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					Islamic Thought and the
Development of Cultural Values
ABDUL KADIR RIYADI




   IAIN Sunan Ampel Surabaya 2009
                      Definitions

Clyde Kluckhohn, an anthropologist, defined cultural
values as follows: (1) the total way of life of a people; (2)
the social legacy the individual acquires from his group;
(3) a way of thinking, feeling, and believing; (4) an
abstraction from behavior; (5) a store-house of pooled
learning; (6) a set of standardized orientation to
recurrent problems; (7) learned behavior; (8) a
mechanism for the normative regulation of behavior; (9)
a set of techniques for adjusting both to the external
environment and to other men; and (10) a precipitate of
history (Kluckhohn 1968; cited by Geertz 1973: 4).
Clifford Geertz, agreeing with Max Weber
believed that man is an animal suspended in
webs of significance he himself has spun,
advocated cultural values ‘to be those webs,
and the analysis of them to be therefore not an
experimental science in search of law but an
interpretative one in search of meaning’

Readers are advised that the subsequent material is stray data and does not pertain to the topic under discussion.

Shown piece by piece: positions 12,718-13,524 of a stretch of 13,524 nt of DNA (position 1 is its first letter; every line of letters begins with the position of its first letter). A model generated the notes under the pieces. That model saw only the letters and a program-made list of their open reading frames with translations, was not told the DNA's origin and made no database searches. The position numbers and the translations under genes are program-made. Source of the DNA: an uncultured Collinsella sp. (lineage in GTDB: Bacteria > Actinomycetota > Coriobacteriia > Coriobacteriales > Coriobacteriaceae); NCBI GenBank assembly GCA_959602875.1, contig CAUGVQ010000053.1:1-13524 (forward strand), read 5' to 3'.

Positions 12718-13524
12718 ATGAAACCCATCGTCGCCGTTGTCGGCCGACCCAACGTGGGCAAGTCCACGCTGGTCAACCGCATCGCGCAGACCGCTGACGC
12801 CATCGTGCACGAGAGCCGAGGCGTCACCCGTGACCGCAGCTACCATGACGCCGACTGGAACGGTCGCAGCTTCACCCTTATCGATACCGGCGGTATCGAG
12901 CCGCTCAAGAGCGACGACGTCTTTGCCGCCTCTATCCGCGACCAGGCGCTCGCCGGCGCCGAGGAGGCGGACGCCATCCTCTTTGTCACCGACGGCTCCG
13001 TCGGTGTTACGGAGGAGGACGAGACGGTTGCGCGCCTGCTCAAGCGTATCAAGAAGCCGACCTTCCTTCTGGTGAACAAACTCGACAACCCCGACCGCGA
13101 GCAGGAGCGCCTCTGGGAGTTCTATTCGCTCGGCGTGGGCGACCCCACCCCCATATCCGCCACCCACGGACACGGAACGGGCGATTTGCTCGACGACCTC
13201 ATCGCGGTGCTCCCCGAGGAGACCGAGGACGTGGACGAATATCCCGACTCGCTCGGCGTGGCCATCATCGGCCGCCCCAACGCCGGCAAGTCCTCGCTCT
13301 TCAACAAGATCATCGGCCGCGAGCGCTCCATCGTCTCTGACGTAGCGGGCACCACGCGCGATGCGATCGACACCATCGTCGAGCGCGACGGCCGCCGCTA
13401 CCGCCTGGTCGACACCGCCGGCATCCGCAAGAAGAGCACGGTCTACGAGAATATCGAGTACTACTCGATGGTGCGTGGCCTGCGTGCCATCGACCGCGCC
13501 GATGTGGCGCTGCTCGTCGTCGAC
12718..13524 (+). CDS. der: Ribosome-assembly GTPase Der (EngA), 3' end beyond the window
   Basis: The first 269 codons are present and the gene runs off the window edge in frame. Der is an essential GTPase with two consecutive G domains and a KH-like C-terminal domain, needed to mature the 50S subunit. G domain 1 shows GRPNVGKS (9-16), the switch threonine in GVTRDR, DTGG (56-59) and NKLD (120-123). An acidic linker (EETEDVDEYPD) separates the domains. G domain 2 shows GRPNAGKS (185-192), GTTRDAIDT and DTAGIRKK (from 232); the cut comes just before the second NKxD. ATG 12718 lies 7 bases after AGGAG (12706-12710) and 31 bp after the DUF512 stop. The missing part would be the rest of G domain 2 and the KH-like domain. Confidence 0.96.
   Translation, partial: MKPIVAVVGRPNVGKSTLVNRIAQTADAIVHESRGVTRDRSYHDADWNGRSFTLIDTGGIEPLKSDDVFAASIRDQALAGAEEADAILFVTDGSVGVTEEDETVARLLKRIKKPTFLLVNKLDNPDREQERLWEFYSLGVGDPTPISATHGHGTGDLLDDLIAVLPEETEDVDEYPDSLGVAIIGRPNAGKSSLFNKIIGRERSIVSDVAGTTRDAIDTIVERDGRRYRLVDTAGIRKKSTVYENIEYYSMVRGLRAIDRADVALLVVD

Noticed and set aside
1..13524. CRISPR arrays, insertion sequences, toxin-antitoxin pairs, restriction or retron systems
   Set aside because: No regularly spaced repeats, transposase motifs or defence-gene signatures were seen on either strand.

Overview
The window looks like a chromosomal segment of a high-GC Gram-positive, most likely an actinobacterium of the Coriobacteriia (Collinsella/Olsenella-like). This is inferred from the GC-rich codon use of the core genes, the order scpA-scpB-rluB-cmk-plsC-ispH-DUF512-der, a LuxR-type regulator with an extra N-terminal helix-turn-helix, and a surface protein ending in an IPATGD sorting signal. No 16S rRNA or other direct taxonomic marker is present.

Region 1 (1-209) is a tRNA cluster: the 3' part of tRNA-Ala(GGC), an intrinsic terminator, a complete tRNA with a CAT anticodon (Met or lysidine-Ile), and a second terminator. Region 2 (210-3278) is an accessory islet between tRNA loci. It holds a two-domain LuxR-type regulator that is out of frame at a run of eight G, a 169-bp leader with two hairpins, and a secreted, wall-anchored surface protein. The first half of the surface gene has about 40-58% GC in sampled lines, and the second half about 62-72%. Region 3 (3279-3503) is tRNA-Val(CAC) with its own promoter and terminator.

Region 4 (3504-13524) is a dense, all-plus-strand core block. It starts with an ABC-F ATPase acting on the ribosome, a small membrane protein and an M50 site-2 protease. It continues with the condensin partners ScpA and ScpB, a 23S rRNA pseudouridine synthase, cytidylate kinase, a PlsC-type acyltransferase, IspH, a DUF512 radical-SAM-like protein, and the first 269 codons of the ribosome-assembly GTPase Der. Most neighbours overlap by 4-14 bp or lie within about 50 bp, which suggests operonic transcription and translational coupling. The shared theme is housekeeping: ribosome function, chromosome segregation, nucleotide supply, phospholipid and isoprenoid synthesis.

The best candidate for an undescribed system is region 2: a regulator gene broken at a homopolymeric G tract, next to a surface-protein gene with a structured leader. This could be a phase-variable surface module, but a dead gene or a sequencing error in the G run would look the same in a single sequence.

(Geertz 1973: 5).
Anthony Giddens defines culture as
consisting of ‘values the members of a
given group hold, the norms they follow, and
the material goods they create’ (Giddens
1993: 31). He elaborated that the concept of
culture refers to the way of life of the
members of a society, or of groups within a
society, which includes art, literature, music,
painting, dress, marriage customs and
family life, patterns of work, religious
ceremonies, leisure pursuits, and goods
produced (Giddens 1993: 5).
In short, the values of a culture refers
 to the way of life of a society, which
   include codes of manners, dress,
    language, arts, rituals, norms of
   behavior, religion, food, ideology,
     world view, philosophy of life,
   manufacturing and products etc.
Essentially cultural values of a society
 or a group reflect its own identity or
                ethnicity.
  Patterns of the Development of
  Cultural Values
 In Indonesia, cultural values were
  developed peacefully through trade,
  religious activities and migrations,
  without unduly civilizational confrontation
  as propounded by Huntington. The
  incoming alien cultures were adapted,
  localized and transformed into a new
  syncretized culture/religion.
- There are dynamics, processes and
  mechanisms –such as globalization- in the
  process of the development of cultural values.
- The development of cultural values also
  involves the complexity of socio-political and
  territorial situation. The attitude of the ruling
  class appears to be important in determining
  cultural values. If the ruling elite accepts
  certain value its spread will be easier.
- Religious thought and cultural values in
  Indonesia is not the result of a single event or
  work of an individual. The sources of religious
  thought and cultural values were also diverse.
European centric theories generally tend to
underestimate the vitality of the indigenous
cultures whenever there is a contact with a
foreign culture. Arnold Toynbee aptly states that